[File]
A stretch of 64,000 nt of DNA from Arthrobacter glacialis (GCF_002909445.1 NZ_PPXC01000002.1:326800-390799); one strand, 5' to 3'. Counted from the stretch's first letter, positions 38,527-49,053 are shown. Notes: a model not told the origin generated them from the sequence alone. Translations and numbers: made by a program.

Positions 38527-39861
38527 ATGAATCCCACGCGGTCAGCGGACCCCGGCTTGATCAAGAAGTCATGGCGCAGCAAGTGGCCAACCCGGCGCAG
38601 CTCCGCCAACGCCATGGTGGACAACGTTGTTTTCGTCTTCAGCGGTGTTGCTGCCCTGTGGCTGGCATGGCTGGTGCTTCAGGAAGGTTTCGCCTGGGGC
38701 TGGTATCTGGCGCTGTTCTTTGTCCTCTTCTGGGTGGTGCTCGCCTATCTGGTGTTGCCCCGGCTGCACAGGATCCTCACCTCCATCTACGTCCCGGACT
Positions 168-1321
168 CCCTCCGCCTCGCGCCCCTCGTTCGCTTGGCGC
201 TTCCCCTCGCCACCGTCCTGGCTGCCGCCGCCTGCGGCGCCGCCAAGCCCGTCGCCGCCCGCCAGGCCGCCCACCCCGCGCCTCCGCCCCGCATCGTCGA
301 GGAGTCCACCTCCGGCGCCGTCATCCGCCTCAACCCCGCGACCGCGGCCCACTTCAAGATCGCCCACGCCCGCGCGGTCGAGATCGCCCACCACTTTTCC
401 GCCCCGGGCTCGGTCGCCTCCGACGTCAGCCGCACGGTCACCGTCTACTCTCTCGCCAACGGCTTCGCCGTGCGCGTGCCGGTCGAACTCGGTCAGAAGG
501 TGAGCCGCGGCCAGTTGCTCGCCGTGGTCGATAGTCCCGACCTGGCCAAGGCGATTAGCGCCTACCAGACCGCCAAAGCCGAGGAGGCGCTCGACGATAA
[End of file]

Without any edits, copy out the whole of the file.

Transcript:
A stretch of 64,000 nt of DNA from Arthrobacter glacialis (GCF_002909445.1 NZ_PPXC01000002.1:326800-390799); one strand, 5' to 3'. Counted from the stretch's first letter, positions 38,527-49,053 are shown. Notes: a model not told the origin generated them from the sequence alone. Translations and numbers: made by a program.

Positions 38527-39861
38527 ATGAATCCCACGCGGTCAGCGGACCCCGGCTTGATCAAGAAGTCATGGCGCAGCAAGTGGCCAACCCGGCGCAG
38601 CTCCGCCAACGCCATGGTGGACAACGTTGTTTTCGTCTTCAGCGGTGTTGCTGCCCTGTGGCTGGCATGGCTGGTGCTTCAGGAAGGTTTCGCCTGGGGC
38701 TGGTATCTGGCGCTGTTCTTTGTCCTCTTCTGGGTGGTGCTCGCCTATCTGGTGTTGCCCCGGCTGCACAGGATCCTCACCTCCATCTACGTCCCGGACT
Positions 168-1321
168 CCCTCCGCCTCGCGCCCCTCGTTCGCTTGGCGC
201 TTCCCCTCGCCACCGTCCTGGCTGCCGCCGCCTGCGGCGCCGCCAAGCCCGTCGCCGCCCGCCAGGCCGCCCACCCCGCGCCTCCGCCCCGCATCGTCGA
301 GGAGTCCACCTCCGGCGCCGTCATCCGCCTCAACCCCGCGACCGCGGCCCACTTCAAGATCGCCCACGCCCGCGCGGTCGAGATCGCCCACCACTTTTCC
401 GCCCCGGGCTCGGTCGCCTCCGACGTCAGCCGCACGGTCACCGTCTACTCTCTCGCCAACGGCTTCGCCGTGCGCGTGCCGGTCGAACTCGGTCAGAAGG
501 TGAGCCGCGGCCAGTTGCTCGCCGTGGTCGATAGTCCCGACCTGGCCAAGGCGATTAGCGCCTACCAGACCGCCAAAGCCGAGGAGGCGCTCGACGATAA